Learning to read is an extremely challenging neurological process. It’s even been described to be as challenging as learning rocket science. For many children and adults, there can be multiple issues that create reading challenges, to include poor early language development, inadequate reading practice, inadequate instruction, and intellectual disability. However, in some children, the problem is the specific learning disability called dyslexia.
If you or someone you love is struggling with a dyslexia diagnosis, it can feel overwhelming. We’ve put together this comprehensive guide to help you understand everything you need to know about dyslexia.
What is Dyslexia
Dyslexia is not uncommon. Some experts believe that 5–10% of people have it, while others estimate it affects 20% of the population. Furthermore, dyslexia represents 80-90% of all of those individuals challenged by a learning disability. It is one of the most common neuro-cognitive disorders.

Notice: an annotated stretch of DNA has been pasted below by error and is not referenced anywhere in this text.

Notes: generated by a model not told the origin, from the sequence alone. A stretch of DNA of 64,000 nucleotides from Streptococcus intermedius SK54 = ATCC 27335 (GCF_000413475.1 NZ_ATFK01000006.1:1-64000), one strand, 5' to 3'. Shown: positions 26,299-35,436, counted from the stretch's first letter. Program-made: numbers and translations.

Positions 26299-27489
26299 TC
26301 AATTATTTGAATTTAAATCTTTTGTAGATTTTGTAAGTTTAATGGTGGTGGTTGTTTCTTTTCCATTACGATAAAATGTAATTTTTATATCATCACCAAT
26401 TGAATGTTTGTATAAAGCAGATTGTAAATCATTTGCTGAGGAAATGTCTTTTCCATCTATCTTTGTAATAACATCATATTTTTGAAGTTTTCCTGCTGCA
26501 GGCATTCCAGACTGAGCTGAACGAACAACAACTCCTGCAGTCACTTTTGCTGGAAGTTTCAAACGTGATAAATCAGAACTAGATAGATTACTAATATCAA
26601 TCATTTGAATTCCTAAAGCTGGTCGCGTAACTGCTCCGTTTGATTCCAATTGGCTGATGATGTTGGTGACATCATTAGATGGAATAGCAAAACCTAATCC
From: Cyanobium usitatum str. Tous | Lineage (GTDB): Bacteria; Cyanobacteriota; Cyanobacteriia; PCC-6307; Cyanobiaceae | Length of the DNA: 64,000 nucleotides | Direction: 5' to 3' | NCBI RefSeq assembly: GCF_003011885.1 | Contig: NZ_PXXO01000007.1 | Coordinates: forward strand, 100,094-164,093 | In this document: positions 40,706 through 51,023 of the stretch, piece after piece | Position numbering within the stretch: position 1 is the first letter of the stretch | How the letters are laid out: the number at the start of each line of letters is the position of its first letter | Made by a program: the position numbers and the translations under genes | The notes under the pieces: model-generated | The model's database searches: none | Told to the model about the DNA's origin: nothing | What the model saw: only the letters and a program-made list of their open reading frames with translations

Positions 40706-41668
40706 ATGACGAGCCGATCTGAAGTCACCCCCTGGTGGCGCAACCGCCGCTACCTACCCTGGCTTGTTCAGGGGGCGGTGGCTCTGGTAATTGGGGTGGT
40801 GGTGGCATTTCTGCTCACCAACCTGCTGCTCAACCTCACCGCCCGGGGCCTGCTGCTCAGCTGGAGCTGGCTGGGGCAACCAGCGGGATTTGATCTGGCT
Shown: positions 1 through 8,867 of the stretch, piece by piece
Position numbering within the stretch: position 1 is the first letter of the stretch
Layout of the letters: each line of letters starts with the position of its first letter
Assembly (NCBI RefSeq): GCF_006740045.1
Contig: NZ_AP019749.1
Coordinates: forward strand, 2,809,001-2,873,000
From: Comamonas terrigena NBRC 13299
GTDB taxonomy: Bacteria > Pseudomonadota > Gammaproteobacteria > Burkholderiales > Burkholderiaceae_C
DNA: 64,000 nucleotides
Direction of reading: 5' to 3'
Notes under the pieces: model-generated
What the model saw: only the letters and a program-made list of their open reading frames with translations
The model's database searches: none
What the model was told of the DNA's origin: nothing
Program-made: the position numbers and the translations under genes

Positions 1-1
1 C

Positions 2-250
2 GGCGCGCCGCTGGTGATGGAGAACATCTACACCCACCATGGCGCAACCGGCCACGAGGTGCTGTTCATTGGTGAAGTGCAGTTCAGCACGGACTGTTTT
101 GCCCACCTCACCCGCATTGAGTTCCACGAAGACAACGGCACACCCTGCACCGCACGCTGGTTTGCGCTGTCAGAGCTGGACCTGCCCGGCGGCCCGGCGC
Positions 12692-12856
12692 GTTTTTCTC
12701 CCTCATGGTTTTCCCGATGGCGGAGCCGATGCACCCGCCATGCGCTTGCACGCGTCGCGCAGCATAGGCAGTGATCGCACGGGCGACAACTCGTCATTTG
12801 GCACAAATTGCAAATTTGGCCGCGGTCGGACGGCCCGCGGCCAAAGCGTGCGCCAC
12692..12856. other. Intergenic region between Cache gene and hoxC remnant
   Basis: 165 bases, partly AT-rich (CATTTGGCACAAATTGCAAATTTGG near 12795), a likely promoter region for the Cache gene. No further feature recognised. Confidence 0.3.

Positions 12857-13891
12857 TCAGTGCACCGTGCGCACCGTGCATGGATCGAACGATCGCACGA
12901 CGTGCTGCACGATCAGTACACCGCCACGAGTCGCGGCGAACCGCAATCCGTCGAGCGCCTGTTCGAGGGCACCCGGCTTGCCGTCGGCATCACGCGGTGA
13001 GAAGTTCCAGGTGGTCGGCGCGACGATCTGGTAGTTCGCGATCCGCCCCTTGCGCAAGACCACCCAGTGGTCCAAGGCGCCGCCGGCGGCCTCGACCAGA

Dyslexia is a learning difficulty that impairs a person’s ability to write and read. Dyslexia is an unexpected difficulty in writing and reading for an individual who has the intelligence to be a much better reader. The impacts of dyslexia differ from person to person. Individuals with the condition commonly experience difficulty reading without making mistakes and reading quickly. They may also have trouble with reading comprehension.